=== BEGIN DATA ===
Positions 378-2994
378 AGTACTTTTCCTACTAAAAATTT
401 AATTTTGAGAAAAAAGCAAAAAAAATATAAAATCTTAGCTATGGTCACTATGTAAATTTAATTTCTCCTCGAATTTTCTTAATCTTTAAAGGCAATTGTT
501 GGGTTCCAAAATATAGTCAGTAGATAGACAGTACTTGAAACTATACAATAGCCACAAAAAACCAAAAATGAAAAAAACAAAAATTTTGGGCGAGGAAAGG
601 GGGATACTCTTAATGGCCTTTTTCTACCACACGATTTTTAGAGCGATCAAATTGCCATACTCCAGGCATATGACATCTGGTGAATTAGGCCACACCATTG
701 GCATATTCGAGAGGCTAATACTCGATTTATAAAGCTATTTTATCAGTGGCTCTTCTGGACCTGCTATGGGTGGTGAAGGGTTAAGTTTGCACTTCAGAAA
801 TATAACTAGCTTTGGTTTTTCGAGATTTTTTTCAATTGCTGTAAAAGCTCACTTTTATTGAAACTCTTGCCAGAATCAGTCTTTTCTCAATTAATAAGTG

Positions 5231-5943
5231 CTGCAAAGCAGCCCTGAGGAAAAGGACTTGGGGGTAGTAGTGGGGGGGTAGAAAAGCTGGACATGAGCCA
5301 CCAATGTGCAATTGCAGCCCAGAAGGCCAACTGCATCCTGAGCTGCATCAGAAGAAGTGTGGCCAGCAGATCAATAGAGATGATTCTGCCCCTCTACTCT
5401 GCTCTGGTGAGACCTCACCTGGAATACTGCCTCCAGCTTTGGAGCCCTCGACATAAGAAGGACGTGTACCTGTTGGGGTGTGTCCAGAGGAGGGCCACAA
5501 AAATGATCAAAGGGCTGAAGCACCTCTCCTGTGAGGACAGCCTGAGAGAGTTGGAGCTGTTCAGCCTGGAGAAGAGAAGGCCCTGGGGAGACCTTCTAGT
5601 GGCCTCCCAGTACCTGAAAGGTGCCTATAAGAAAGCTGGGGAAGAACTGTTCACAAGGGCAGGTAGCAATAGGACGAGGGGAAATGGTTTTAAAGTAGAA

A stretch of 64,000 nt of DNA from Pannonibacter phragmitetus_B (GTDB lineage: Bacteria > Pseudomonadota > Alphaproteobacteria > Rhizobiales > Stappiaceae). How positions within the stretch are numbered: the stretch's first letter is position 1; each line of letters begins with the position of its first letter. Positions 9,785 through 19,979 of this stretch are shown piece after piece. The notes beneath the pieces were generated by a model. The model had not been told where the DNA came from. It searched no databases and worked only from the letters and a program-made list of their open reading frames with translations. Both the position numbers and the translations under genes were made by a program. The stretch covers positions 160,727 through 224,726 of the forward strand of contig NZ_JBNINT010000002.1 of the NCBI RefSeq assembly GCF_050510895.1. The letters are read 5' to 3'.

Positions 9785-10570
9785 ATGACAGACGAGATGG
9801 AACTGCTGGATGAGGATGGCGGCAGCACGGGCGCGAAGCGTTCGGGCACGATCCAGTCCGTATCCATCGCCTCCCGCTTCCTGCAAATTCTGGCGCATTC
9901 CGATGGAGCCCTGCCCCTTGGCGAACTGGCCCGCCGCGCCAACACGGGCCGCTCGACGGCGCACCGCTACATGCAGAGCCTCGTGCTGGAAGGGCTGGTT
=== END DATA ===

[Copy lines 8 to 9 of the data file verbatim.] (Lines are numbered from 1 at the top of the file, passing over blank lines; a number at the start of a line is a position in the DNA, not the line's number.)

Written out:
Positions 5231-5943
5231 CTGCAAAGCAGCCCTGAGGAAAAGGACTTGGGGGTAGTAGTGGGGGGGTAGAAAAGCTGGACATGAGCCA